As stylish a film as it is, anyone looking for style tips from La Piscine, Jacques Deray’s 1968 meditative Mediterranean psycho-sexual thriller, might be disappointed. The clue, as they say, is in the name, for the cast of four spend their screen time in various states of undress. The bikinis, crochet mini-dresses, geometric, backless and robe trapeze dresses and diaphanous gowns may have been designed for Romy Schneider and Jane Birkin by André Courrèges, then four years out from Balenciaga’s tutelage, but the effect — and the film’s theme of jealousy (sexual and otherwise) — tends towards nakedness. The men, played by Alain Delon and Marcel Ronet, are no less body-conscious: skintight swim shorts in psychedelic or paisley prints for their scenes at the pool, and, away from it, fitted trousers, big, groin-signposting belts, loafers, and semi-transparent, blousy shirts, with only a hyper-masculine Lee Rider denim jacket or suede over-shirt for the chillier evenings.
On any other nationality, you’d think there was a prescient channelling of Tony Manero. Indeed, if the film, which is being remade with Tilda Swinton, Ralph Fiennes and Dakota Johnson, of Fifty Shades of Grey fame, offers any style advice, its golden rule under a golden sun is this: shirts must, on all accounts, be worn undone to the navel, as though one is, frankly, too cool, too bohemian or too French to be bothered to do one’s shirt up. Well, it does get hot on the Côte d’Azur, and those checked cheesecloth numbers, or the chambray work shirt, look on the heavy side in this sunshine. Perhaps closed collars would present a risk of a fire hazard — Delon is rarely without a cigarette seemingly glued to his lower lip, smouldering away like his misguided passion. No wonder the film has inspired recent collections from the likes of Salvatore Ferragamo and ad campaigns for Dior’s Eau Sauvage.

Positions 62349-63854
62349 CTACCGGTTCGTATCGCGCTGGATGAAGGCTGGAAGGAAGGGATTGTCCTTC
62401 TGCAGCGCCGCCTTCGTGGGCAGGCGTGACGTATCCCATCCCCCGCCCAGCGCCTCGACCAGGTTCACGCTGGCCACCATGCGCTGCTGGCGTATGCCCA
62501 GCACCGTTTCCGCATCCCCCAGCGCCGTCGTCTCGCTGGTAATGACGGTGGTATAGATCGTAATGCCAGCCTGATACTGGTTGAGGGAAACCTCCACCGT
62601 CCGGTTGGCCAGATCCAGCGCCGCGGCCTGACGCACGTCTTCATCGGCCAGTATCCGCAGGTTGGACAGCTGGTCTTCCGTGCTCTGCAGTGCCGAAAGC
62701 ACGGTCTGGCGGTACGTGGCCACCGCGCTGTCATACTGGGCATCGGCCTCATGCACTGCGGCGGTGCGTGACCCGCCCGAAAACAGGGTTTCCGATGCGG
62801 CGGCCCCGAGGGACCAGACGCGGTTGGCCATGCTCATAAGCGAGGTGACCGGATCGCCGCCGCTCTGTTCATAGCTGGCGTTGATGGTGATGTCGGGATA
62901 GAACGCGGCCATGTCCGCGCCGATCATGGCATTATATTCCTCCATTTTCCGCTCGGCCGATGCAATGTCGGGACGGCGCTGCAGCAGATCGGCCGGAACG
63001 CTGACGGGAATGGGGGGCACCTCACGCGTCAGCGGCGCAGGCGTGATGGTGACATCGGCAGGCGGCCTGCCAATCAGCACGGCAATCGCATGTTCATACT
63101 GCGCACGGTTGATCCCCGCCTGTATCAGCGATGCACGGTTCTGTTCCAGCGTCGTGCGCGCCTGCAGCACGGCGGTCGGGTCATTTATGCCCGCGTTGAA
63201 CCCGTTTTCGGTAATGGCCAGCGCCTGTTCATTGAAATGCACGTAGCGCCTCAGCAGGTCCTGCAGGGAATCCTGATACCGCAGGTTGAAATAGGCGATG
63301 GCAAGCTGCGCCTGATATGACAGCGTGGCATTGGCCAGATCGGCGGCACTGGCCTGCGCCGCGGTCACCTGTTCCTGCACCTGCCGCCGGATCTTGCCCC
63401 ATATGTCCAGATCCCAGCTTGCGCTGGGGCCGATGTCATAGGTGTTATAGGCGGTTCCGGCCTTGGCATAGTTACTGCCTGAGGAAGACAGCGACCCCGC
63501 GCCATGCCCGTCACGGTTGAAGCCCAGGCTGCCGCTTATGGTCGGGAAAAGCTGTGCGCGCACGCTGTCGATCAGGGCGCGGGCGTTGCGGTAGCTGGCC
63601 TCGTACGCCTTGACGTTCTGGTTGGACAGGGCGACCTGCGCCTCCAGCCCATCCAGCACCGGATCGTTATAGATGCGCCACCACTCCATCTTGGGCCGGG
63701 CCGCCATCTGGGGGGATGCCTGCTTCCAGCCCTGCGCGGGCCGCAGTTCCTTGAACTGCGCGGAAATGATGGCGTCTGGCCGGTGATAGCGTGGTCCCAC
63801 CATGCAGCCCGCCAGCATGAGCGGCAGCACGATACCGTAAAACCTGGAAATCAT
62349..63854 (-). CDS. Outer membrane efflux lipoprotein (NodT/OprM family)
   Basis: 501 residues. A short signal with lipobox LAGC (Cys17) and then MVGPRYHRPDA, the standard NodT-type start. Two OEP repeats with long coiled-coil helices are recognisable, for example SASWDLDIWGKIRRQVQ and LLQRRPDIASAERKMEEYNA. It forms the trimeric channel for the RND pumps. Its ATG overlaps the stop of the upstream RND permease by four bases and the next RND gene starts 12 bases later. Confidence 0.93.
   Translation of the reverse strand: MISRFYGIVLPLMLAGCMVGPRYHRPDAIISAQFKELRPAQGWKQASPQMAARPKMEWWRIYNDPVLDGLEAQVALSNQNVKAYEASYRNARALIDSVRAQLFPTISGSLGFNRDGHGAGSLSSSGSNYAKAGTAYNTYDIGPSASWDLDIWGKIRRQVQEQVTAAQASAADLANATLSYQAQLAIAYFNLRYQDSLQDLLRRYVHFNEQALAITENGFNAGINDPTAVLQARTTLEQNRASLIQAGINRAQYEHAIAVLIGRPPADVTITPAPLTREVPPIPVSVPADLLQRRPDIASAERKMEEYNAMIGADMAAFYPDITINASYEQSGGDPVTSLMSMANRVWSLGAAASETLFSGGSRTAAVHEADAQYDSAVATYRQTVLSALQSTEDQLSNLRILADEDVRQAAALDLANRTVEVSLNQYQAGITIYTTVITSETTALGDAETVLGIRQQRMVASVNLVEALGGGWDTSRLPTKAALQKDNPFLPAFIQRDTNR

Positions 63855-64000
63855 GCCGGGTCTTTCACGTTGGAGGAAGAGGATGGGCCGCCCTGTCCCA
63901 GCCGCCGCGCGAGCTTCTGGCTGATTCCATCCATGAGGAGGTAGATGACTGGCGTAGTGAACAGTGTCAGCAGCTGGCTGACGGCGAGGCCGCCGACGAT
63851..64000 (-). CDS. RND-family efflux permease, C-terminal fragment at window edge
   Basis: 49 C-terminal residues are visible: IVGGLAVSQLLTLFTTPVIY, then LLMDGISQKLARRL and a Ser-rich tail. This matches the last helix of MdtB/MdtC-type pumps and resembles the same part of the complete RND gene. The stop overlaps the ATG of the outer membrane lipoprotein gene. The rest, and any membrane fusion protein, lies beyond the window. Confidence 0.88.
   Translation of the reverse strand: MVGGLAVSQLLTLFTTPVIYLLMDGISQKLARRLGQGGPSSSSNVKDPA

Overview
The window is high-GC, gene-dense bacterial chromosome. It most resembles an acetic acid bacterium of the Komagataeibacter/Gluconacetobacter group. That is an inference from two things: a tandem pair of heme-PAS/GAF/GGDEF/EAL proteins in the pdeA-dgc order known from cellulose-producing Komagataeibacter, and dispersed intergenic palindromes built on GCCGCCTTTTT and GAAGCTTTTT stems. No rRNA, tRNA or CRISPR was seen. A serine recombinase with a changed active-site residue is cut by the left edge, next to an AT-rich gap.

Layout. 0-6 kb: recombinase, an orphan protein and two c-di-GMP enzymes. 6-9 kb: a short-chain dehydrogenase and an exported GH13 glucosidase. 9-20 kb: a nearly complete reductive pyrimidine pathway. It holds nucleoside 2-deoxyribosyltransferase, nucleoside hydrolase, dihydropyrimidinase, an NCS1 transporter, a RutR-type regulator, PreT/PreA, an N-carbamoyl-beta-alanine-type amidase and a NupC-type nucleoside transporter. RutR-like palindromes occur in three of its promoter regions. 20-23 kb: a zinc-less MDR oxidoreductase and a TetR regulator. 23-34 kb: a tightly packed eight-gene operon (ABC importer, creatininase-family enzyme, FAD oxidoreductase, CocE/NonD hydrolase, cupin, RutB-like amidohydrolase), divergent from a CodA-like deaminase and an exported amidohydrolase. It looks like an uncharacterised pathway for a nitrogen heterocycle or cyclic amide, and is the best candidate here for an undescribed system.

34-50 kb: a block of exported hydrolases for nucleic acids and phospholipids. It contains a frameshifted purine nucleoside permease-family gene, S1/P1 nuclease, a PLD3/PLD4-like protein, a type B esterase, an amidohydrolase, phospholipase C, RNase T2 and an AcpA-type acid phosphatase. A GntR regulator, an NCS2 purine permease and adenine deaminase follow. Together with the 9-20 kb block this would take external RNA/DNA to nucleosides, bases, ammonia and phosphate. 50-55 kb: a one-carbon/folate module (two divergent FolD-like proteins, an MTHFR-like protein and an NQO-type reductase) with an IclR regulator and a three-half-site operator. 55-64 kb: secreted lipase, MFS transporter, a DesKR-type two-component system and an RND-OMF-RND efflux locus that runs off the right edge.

“It is a story of long eye contact of uncertain meaning, of lascivious looks, of a kind of slow, self-destructive voyeurism, and of dialogue as minimal as the wardrobe.”
Certainly, La Piscine has a good chance of being recognised as the most Gallic of the French films made in the post-nouvelle vague period. With this decidedly upper-middle- class movie as languorous in its pace as one might feel in the heat, every few minutes viewers are left with the need to jump into a pool as mentally refreshing as the perfectly blue centrepiece must feel physically. It is a story of long eye contact of uncertain meaning, of lascivious looks, of a kind of slow, self-destructive voyeurism, and of dialogue as minimal as the wardrobe. Intentionally or not, the more sexually loose the protagonists become, the more buttoned-up their dress becomes — Schneider graduating to mumsy, preppy shirt and pedal pushers, Delon to a black T-shirt. It’s as though they want to cover up their indiscretions. Sunglasses, characteristically huge, are worn less and less. The characters literally see the light.